Storm Hampers Search on Mt. Hood
Wednesday, December 13, 2006; 11:51 PM
COOPER SPUR, Ore. -- Blinding snow and powerful winds blasting Mount Hood hindered teams searching for three lost climbers Wednesday, as forecasters warned that a new storm could bring gusts of 100 mph, followed by a deep freeze.
A fresh team joined the search, and crews hoped to get some help from heat-seeking, unmanned aircraft provided by a Colorado company and cell phone detection equipment from another, said Pete Hughes of the Hood River County Sheriff's Department.
Because of poor weather at higher elevations, searchers focused on the mountain's lower canyons on the chance that two climbers who are believed to have gone for help got that far. Late Wednesday, the searchers ended for the night without finding a trace of the men.
The week's biggest storm was expected to engulf Oregon's highest peak Thursday afternoon and Friday with sustained winds at higher elevations of 90 mph and gusts to 100 mph, said meteorologist Bill Schneider of the National Weather Service.
By Friday afternoon, the wind and snow will abate, Schneider said, but daytime temperatures could drop below zero at 10,000 feet by Saturday.
"You've got to be optimistic," said rescue worker Bernie Wells. "There's a slim chance they're going to get out of there."
Even at the base camp at Cooper Spur, the wind hit 60 mph Wednesday morning and temperatures hovered in the 30s. At higher elevations, the teams have faced wind so strong it knocked them off their feet, plus poor visibility in blowing snow and a threat of avalanches. More stormy weather was in the forecast.
"Man and machine are at their limits there," said Capt. Christopher Bernard of the Air Force Reserve's 304th Rescue Squadron.
Plans called for two staging camps on the north and south sides of the mountain so teams could head to the summit quickly if the weather broke, Hughes said.
There had been no contact with the missing climbers since Sunday, when one reached his family by cell phone to say he was in a snow cave high on the mountain and his two companions had gone for help.
On Tuesday, the phone stopped responding to the signals, or "pings," that technicians had sent in hopes of fixing the climber's location, they said. The battery could have died, or the phone might have been moved or turned off.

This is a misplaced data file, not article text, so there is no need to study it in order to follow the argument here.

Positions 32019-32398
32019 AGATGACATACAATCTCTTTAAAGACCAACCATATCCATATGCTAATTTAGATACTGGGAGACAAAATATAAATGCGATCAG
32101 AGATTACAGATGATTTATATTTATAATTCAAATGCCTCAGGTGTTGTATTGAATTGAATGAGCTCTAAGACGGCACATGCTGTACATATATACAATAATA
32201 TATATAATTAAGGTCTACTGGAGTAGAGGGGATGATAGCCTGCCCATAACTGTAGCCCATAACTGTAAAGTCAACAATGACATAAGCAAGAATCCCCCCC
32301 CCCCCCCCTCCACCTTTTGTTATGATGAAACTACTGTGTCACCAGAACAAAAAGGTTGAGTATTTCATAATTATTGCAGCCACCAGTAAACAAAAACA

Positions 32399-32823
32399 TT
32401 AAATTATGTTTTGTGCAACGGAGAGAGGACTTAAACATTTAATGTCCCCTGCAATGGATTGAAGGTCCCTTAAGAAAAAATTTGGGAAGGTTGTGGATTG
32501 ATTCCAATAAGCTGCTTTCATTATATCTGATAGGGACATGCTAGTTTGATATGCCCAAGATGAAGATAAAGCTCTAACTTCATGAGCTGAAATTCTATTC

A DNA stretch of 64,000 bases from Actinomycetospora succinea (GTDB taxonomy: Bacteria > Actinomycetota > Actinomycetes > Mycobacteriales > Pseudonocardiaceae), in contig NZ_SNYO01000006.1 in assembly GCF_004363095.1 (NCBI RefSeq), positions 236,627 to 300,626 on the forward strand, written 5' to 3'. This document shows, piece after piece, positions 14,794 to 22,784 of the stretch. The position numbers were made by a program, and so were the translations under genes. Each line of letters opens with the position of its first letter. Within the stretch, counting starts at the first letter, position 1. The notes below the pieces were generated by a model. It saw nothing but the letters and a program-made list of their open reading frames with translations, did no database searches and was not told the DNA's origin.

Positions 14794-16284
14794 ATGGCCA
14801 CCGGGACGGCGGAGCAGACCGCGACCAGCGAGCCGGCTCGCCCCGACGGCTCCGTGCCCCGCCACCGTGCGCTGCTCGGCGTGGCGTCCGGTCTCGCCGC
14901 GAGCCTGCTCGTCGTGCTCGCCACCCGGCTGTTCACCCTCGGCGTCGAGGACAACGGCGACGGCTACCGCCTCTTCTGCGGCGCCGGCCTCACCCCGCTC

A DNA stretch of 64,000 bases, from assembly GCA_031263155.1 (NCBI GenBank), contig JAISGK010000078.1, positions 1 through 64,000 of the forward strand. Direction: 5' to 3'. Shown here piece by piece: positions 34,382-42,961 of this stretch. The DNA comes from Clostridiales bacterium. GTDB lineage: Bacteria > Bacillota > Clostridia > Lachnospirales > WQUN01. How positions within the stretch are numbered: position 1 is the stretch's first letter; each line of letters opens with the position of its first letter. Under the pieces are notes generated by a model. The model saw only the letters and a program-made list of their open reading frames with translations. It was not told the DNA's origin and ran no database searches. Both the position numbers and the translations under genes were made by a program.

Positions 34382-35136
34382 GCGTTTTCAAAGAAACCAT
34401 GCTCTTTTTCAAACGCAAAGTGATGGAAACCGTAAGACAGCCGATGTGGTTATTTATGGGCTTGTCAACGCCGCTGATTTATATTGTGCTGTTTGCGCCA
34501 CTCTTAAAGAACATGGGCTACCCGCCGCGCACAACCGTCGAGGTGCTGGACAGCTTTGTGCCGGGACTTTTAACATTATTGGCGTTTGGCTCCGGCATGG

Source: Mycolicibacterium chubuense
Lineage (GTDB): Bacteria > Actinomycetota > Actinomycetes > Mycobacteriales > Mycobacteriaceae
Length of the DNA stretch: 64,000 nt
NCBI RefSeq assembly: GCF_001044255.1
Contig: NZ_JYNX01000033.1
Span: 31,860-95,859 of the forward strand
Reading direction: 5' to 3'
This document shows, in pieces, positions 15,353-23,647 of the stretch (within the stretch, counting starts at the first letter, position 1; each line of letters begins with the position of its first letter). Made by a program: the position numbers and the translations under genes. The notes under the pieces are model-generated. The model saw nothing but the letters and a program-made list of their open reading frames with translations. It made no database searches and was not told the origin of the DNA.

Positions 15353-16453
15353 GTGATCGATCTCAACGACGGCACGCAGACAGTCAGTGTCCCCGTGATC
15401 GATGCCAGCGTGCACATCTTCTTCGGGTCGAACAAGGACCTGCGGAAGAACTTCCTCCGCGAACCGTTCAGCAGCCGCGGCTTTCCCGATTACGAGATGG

A Denver wireless and data network security company offered hope that they could pick up a faint signal, said Hood River County Sheriff Joseph Wampler.
Another Colorado company, Aracar, hoped to send up three drones _ one-pound, battery-operated plastic planes _ equipped with thermal imaging devices that can detect body heat. Winds prevented launching the drones but the company hoped to try again Thursday.
A Nevada Air National Guard C-130 equipped with heat-sensing devices flew over the mountain but had to turn back after 15 minutes because of turbulence, said Chief Deputy Jerry Brown of the Hood River County sheriff's office. Another run was planned early Thursday.
The rescue effort was hampered because the three climbers had taken one of the most difficult approaches to the summit, scaling the north side of the mountain where slopes tilt at angles of 50 or 60 degrees and become sheer walls of ice.
Kelly James, Brian Hall and Jerry "Nikko" Cooke had planned a "quick climb" on Mount Hood, traveling light to make the ascent as fast as possible, officials said.
Cooke, 36, a lawyer from New York City, and Hall, 37, a personal trainer who played for the now-defunct Dallas Rockets professional soccer team, are believed to have attempted a descent while James, 48, a landscape architect from Dallas, apparently remained near the summit.